It's a great feeling to complete the year's tax return and discover that you have a nice refund coming to you. Unfortunately, the IRS won't always give you that refund -- and under certain circumstances, the agency can either hold your tax refund temporarily or scrap it altogether. Avoid these situations, or you could get an unpleasant surprise at tax time.
You missed the due date
There is a statute of limitations on claiming your tax refund for a particular year. If you don't file a tax return for a year during which you'd normally get a refund, the IRS certainly won't volunteer to send that refund to you. You can go back and file a return for that year, but if you wait more than three years after the return's filing deadline, you'll lose your refund permanently. For example, if your return is due on April 16, 2018, you have to file it by April 15, 2021 to claim any refund for that tax year.
You owe taxes from a previous year
Things can get ugly fast when you're in debt to the IRS. Among the various collections measures it has at its disposal, the agency can seize your tax refunds and apply them to your balance due. The good news is that losing your refund this way will at least reduce your tax debt -- but that's not much consolation if you had big plans for the money. So if you owe the IRS back taxes and can't pay, apply for an installment plan or file an offer in compromise immediately so that you won't lose any more tax refunds in the future.
You owe another branch of the government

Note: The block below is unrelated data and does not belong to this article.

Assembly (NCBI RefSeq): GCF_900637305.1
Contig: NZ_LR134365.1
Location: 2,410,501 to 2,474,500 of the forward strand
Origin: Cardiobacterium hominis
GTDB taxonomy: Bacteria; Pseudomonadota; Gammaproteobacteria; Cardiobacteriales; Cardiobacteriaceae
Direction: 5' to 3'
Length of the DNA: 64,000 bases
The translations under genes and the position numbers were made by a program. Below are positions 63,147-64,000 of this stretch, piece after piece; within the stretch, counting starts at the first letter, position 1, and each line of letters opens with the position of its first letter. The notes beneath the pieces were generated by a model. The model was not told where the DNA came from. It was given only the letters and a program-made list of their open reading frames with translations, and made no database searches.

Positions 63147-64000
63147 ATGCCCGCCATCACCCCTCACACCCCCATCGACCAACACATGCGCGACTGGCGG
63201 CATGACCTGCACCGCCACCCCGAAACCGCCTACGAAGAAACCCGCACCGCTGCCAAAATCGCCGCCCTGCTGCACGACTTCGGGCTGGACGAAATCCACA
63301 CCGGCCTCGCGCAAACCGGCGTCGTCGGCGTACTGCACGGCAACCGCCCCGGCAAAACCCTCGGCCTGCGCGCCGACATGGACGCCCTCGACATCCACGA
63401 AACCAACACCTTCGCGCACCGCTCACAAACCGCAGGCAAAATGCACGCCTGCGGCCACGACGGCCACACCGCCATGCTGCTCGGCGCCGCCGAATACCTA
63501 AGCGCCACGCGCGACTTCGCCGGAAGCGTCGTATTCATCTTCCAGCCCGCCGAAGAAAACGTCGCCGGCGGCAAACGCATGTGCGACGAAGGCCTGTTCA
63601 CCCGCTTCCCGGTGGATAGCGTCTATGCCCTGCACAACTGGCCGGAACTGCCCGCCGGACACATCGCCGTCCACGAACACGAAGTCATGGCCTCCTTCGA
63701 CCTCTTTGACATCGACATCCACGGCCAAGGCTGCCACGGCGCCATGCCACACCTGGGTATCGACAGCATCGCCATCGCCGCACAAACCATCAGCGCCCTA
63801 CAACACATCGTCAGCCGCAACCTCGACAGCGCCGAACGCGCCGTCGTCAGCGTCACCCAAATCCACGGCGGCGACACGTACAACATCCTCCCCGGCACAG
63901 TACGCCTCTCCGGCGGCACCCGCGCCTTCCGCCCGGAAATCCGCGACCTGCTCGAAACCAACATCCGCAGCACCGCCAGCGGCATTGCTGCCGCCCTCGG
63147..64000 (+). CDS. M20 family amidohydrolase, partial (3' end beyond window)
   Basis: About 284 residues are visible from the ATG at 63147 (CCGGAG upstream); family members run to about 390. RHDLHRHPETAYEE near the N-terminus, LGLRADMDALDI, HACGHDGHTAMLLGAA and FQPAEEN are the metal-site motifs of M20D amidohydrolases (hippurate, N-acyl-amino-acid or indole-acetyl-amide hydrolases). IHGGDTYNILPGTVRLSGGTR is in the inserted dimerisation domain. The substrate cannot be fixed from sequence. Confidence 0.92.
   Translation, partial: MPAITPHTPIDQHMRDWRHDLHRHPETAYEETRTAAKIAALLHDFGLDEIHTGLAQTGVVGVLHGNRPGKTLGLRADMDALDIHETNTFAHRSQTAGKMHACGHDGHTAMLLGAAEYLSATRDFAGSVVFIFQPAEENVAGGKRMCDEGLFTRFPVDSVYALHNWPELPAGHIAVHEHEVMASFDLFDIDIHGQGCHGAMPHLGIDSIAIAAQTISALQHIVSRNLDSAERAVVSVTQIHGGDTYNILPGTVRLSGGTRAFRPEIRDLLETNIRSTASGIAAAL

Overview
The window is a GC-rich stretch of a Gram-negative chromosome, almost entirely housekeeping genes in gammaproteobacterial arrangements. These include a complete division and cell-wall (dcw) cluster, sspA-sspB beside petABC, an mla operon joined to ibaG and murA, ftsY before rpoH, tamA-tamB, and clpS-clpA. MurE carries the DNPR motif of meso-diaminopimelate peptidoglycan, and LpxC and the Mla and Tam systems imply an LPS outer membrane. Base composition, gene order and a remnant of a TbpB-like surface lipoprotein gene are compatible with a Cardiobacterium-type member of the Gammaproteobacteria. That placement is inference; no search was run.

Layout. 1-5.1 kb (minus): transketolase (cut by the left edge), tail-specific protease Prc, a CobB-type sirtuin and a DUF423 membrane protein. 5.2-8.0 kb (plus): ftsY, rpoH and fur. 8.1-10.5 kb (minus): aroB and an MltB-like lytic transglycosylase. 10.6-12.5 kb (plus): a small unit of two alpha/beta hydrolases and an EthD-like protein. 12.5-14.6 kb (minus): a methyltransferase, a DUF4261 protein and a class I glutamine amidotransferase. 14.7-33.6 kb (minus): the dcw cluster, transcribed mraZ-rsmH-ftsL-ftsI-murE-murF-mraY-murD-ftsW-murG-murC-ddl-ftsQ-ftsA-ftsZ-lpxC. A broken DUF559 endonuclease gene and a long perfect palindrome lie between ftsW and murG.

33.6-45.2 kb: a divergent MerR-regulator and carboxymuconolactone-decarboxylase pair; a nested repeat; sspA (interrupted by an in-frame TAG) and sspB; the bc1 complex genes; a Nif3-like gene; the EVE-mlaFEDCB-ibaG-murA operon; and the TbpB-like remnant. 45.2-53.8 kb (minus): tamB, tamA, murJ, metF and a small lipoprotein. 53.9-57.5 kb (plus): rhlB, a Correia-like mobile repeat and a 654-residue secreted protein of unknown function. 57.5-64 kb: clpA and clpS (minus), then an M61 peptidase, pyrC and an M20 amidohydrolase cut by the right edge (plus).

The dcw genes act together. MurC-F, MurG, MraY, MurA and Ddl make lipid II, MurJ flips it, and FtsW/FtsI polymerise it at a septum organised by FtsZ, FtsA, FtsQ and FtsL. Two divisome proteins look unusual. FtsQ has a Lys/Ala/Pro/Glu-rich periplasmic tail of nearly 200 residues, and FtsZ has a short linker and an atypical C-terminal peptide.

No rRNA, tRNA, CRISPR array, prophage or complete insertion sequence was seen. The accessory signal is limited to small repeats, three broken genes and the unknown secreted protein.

The Treasury Offset Program uses taxpayers' refunds to pay off their debts to other federal and state government agencies. One of the most common uses of this program is to pay down delinquent student loan debt, although it can also be applied to outstanding child support or state income taxes.
If you're behind on your student loans because you just don't have enough money coming in to make the payments, see if you're eligible to switch to one of the income-based repayment plans. These plans allow you to cap your student loan payment based on a percentage of your income, and they could conceivably reduce your payment to zero. Plus, they lead to automatic forgiveness of any remaining balance after 20 or 25 years.
You're going through a bankruptcy
If you're in the middle of the Chapter 7 or Chapter 13 bankruptcy process, the bankruptcy trustee can petition the court to take some or all of your tax refund and use it to pay off your debts. Once you've completed the bankruptcy process and your debts are fully discharged, the bankruptcy court can't grab any further refunds.
You missed a tax return
If you failed to file a tax return in a prior year, the IRS may hang on to any future refund temporarily until you file the missing return. If you file the return and are found to owe taxes for that year, the agency will likely use the refund it's holding to pay those back taxes. If not, you'll get your refund once the IRS has processed your late return.
The best way to protect your money
Getting large tax refunds is a sign that you're overpaying your taxes in the first place, so the best way to keep your money safe from the IRS is to adjust your W-4 form so that your employer will withhold taxes at a lower rate. You'll lose out on the exciting feeling of getting a big chunk of money all at once, but on the other hand you'll be taking home slightly larger paychecks every month -- and the extra money will be safely out of the IRS's clutches.
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